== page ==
by Heidi Heimler
I loved you from the moment we met. Front and center you stood, in a store where people like me, with last year’s shoes and maxed out credits cards, entered only from the back, mop and bucket in hand. Your gilded edge caught the afternoon sun, splashed it back upon me. Your spit-shined glass reflected an image I would cherish long after that first, fortuitous meeting.
I worked long hours, until I made you mine. I lugged you home, past the whores on 7th Ave, into the sorry squalor I called home. You leaned like a decorated soldier against the cracked wall and showered me with compliments. “You’re alive,” you said, “filled with possibility.”
When I moved into Robert’s Park Avenue flat, I took only you. Even amongst his exquisite possessions, you were the diamond in the crown. The two of you lavished me with praise. I basked.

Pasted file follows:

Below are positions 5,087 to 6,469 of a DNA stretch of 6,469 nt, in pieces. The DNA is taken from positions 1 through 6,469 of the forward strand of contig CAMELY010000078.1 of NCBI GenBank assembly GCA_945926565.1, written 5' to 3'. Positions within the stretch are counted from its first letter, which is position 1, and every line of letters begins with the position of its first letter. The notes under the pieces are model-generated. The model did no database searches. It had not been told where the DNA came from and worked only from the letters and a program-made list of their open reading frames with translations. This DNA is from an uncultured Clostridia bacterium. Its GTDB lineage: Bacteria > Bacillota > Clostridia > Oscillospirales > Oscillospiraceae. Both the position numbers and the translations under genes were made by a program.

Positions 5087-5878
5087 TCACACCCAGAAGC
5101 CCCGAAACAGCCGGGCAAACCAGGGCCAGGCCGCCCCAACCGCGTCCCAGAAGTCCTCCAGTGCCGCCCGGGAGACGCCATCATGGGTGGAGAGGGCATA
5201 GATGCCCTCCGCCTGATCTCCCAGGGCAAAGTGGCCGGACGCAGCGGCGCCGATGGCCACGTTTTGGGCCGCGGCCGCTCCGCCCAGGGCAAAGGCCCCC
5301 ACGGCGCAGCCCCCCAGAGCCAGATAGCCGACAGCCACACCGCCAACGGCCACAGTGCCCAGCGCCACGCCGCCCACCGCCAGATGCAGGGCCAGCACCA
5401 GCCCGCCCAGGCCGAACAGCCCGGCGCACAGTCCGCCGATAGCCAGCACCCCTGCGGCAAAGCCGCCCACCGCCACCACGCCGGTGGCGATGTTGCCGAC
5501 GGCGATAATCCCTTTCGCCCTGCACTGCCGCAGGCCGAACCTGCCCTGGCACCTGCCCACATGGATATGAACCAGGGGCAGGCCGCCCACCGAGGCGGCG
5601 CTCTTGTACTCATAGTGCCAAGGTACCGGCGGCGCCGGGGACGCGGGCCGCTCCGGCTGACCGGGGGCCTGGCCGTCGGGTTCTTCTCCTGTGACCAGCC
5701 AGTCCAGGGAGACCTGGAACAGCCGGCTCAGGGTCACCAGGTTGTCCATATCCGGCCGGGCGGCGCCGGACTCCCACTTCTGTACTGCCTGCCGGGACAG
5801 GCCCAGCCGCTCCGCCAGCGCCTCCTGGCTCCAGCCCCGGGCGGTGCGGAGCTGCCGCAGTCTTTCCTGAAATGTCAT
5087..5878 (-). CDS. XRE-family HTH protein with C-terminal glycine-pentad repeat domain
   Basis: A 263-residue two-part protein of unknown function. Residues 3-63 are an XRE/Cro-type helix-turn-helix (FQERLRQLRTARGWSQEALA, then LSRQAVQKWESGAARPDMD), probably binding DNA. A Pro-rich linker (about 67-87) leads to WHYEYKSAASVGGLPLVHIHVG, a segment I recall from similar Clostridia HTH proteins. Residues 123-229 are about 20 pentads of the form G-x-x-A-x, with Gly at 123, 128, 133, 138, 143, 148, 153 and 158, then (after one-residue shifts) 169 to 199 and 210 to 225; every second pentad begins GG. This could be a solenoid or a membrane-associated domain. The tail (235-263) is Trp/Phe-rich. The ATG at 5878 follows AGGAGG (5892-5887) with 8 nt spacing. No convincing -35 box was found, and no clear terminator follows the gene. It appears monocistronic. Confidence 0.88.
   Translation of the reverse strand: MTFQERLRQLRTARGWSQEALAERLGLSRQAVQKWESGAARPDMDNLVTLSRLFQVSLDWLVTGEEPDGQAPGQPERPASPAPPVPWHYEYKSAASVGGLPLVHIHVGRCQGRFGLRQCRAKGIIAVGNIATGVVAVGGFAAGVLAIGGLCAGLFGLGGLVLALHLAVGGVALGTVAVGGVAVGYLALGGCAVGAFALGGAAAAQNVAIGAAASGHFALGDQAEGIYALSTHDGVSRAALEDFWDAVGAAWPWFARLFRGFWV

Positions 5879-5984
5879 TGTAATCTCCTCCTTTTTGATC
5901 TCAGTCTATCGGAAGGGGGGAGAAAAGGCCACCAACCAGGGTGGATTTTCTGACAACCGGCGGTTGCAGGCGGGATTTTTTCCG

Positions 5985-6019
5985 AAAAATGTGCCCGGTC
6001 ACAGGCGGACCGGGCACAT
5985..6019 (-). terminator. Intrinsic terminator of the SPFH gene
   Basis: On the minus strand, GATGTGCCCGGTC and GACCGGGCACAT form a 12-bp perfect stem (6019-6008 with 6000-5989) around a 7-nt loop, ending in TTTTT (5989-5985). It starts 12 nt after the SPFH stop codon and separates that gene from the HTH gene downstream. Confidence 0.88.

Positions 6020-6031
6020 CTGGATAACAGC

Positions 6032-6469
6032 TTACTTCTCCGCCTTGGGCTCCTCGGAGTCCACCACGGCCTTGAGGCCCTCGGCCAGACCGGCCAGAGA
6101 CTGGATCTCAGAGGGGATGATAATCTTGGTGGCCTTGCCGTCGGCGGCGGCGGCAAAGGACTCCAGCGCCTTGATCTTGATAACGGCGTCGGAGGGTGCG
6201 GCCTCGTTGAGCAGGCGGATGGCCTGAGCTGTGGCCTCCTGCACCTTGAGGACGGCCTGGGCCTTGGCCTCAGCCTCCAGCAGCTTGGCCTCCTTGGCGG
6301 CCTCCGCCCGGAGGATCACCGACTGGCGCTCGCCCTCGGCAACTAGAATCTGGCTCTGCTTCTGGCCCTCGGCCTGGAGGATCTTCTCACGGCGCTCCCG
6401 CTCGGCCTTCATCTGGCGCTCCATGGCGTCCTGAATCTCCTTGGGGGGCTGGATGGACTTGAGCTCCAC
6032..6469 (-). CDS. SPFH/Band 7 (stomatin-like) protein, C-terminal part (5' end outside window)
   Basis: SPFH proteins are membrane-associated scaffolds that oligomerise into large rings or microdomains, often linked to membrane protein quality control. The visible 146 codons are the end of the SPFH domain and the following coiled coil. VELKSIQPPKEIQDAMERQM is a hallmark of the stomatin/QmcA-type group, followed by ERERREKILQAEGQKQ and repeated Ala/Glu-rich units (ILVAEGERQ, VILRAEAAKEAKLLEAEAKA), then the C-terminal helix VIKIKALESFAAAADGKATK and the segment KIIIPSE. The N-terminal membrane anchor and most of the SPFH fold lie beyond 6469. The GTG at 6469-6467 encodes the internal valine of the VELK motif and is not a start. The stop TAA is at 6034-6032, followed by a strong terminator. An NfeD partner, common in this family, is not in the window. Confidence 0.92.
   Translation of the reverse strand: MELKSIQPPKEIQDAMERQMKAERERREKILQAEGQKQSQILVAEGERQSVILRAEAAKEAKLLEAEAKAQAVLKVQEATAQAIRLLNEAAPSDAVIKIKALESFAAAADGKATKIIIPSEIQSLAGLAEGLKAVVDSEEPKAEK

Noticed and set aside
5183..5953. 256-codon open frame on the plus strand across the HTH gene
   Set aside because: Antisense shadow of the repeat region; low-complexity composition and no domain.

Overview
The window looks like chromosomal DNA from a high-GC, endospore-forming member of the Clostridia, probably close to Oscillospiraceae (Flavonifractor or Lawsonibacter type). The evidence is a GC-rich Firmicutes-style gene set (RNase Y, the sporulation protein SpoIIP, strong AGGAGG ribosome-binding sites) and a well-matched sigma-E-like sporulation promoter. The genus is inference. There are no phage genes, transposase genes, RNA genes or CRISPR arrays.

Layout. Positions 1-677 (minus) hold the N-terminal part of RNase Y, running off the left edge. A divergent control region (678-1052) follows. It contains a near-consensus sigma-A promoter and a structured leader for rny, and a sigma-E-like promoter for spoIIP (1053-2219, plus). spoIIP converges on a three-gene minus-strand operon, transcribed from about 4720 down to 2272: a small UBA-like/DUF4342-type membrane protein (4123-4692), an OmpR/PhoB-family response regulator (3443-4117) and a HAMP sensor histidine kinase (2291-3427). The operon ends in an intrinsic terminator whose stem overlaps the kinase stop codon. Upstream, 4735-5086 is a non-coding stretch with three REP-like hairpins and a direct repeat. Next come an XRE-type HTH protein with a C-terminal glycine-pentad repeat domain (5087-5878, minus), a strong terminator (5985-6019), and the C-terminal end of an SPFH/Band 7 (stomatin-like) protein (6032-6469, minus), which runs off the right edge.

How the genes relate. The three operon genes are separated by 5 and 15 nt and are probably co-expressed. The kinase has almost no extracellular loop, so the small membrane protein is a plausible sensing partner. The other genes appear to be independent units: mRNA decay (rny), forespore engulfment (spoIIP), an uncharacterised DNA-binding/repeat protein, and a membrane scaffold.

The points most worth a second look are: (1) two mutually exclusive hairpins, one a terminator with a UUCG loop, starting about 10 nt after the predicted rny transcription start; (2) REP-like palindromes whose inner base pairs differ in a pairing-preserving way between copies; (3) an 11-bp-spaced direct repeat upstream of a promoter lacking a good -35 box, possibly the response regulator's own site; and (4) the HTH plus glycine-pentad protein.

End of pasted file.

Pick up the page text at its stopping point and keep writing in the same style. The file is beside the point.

Then a lump, a surgeon’s scalpel, chemo; a world turned upside down. I tiptoed past you, eyes downcast. My curls filled the tub. My tears stained every pillowcase we owned. Robert’s touch grew cold, delivered sparingly, as if through latex, just like the doctor’s.
I turned to you, beseeching. “Am I still beautiful?”
You showed me everything: albumin-colored skin lying like an ill-fitting tablecloth over a butchered chest, a wasteland of blue-red scars, useless train tracks going nowhere. Above, empty eyes hanging like worn awnings over a frozen frown. Ugly.
I wish you’d been kinder. I needed someone to lie to me.